# Maybe another comment
Here is another [tab] hahaha

In this file, note that blank lines are ignored, as are comment lines (those beginning with #). Any line not a comment line or a blank line is assumed to be a record in mylist.

So if we run repmgr from the command line, we can poke around a little. The following transcript is from Windows.

C:\projects\sites\test>repmgr -r site.opm
+000: Repository open.
repmgr v1.0 listening: type 'help' for help.
+100: OK, data follows.  1 key(s) found:
+000: OK ++done++
list mylist
+100: OK, data follows.  4 key(s) found:
+000: OK ++done++
get tabs here_is_another
+200: OK, XML follows.
<rec id="here_is_another" key="here_is_another" list="mylist">
<field id="field1">Here is another</field>
<field id="field2">hahaha</field>
<field id="linenum">3</field>
+000: Ciao ragazzo. ++done++
There are some interesting points to be made about this little conversation: However, the most crucial point here is that retrieval of data is very simple in the wftk. You give a key, and you get an object back which is an XML structure. The delim: adaptor has a pretty strictly delineated object structure; other adaptors are free to return whatever XML may be appropriate, but since delim: is building the XML for you from the line of text it sees, there's not a lot of flexibility. But for all adaptors, "get" is always the same: give a key, get an object.

delim: always delivers XML that is a <rec> element, containing a list of <field> elements precisely as defined in the list definition. It then tacks another field on the end with the line number; this can be used for any purpose.

The wftk allows you not only to read this data, but also to modify it and add new entries. That will be covered in the data storage portion of the User's Manual.

More complicated object structures (LIST_localdir storage)

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Although delim: is a very easy and flexible way to slap some data into a file and get the wftk to use it, it has some limitations. So it isn't the default storage adaptor. The default is the localdir: adaptor (local directory), which stores each object as a named XML file in a subdirectory of the repository's local directory. The localdir: adaptor can also store attachments as separate files in that same directory, which is used for versioned document management and for storage of process definitions for workflow.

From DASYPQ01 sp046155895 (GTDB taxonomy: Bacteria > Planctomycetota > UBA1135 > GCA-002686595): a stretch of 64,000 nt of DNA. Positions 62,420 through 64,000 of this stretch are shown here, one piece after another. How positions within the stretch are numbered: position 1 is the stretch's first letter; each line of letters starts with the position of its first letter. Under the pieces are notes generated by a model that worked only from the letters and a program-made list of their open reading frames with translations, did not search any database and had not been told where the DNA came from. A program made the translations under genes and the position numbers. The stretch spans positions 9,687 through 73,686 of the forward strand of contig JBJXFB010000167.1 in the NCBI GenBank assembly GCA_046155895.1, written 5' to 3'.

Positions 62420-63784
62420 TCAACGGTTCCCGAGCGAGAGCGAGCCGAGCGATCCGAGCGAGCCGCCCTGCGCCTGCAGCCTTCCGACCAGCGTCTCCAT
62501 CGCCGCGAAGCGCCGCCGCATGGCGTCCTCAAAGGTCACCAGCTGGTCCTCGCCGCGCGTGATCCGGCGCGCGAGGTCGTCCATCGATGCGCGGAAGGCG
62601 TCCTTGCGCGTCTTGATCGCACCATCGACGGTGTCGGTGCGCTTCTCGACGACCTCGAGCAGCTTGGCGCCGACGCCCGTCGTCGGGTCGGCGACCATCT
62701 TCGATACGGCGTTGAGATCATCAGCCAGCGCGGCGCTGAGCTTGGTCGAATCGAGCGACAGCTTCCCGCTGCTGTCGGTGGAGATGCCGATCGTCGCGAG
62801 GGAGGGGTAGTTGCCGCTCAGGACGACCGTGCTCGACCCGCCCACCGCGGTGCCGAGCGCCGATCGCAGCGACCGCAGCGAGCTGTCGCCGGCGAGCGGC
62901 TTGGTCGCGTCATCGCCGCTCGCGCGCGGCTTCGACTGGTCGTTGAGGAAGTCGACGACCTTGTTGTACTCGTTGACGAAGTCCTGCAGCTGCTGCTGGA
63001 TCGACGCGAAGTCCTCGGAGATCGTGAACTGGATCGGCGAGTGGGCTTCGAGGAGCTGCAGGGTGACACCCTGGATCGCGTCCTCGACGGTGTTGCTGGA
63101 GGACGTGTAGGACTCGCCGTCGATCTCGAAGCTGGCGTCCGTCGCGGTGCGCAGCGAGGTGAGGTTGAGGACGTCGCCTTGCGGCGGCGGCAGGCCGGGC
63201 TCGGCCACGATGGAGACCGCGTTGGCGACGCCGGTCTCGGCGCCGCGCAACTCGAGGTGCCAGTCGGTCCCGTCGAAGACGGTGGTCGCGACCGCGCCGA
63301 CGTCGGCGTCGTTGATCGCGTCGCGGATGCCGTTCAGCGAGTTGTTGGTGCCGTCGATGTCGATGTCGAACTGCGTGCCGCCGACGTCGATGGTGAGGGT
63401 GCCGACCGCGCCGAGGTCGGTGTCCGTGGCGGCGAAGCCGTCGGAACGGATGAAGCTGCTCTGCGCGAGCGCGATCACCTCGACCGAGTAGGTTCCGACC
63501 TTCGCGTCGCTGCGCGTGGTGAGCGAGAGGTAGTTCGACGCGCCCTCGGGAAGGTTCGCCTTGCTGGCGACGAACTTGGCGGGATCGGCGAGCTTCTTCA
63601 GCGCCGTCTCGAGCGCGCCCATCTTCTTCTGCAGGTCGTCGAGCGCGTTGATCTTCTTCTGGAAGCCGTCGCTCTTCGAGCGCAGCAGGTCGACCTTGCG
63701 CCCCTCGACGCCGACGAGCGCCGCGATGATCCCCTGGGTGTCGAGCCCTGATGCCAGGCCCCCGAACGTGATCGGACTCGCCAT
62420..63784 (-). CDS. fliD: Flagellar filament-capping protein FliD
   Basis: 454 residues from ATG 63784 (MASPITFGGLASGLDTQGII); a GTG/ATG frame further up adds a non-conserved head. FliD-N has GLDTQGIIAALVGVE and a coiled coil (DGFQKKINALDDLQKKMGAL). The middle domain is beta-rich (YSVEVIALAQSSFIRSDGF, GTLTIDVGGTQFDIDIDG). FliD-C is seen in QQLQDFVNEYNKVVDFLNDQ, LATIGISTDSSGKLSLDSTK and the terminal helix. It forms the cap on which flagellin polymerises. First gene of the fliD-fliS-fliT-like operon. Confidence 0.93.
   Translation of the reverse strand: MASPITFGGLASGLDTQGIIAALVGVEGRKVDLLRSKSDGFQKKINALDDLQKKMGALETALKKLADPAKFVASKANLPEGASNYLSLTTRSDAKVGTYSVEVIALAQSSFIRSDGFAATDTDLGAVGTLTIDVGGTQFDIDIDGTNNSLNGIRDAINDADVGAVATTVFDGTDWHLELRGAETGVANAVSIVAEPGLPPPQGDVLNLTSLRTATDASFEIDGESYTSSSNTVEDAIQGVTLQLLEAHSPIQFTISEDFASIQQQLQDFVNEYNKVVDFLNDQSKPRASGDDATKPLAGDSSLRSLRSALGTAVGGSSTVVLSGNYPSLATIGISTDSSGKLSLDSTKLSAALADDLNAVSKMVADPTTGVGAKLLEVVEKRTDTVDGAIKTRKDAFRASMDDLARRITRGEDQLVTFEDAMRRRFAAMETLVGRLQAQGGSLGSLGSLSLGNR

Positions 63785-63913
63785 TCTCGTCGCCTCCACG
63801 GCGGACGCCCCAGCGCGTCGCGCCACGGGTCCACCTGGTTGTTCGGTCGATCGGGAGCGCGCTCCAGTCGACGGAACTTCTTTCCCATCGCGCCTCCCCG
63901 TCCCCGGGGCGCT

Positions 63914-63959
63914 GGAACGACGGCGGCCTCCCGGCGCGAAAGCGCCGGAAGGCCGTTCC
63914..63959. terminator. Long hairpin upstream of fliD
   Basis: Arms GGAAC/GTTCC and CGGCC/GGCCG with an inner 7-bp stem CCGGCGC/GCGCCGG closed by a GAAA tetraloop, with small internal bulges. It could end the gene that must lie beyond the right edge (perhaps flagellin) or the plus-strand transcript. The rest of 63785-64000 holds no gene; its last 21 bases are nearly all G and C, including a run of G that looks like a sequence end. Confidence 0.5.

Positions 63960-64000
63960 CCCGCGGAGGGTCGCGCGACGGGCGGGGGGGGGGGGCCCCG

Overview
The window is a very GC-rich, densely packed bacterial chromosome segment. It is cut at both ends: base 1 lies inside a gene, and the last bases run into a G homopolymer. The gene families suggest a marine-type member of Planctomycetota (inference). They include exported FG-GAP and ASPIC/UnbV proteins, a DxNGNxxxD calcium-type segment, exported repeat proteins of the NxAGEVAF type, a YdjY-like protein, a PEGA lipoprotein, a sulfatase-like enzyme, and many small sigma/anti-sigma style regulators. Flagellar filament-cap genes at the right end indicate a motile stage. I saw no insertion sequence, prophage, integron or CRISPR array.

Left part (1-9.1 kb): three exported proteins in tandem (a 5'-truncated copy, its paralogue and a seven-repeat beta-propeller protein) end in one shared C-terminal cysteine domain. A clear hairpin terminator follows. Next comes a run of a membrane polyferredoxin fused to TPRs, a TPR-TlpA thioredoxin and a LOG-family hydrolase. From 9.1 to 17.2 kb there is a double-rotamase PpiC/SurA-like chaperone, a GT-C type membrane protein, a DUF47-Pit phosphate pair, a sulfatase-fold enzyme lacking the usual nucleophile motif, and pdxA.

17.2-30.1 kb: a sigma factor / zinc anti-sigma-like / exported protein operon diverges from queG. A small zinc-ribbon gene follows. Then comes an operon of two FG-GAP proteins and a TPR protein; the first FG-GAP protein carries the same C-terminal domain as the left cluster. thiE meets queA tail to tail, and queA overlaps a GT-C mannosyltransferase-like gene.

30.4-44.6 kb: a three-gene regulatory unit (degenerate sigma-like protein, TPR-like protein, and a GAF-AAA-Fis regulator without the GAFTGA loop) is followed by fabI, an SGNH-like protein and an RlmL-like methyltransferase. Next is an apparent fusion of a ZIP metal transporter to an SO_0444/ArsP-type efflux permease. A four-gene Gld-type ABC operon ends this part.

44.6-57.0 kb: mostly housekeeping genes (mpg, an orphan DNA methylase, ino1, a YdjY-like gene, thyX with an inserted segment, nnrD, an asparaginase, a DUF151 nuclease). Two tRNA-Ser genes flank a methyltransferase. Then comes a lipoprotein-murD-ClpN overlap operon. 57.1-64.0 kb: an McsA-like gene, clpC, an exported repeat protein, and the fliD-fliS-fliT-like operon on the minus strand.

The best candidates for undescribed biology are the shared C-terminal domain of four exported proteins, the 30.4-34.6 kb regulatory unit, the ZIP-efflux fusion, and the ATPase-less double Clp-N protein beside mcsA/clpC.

The localdir: adaptor's XML storage is completely arbitrary. It can be anything at all. Let's look at an example.

Storing data in relational databases

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All fine and well, but let's face it, most data in the world is in relational databases, and for a very good reason: they work really well. The wftk has adaptors for a number of different databases (ODBC under Windows, Oracle, and MySQL) and writing new database code is quite easy, so if you have a favorite database in your system environment, you can get the wftk to talk to it without a lot of hassle.

At any rate, we'll use MySQL to illustrate database connectivity, with the assurance that any other database will work in the exact same way.

The wftk doesn't have the ability to create tables in your database, so essentially what the list definition is doing for a list stored in a database is to define the storage, not establish it. This example will use a MySQL table created using the following code. (If you use a different database, of course, you'll modify this correspondingly.)

create table mylist (
  field1 varchar(50),
  field2 varchar(50)

Given that table, we can now define a list in the repository to access it, as follows: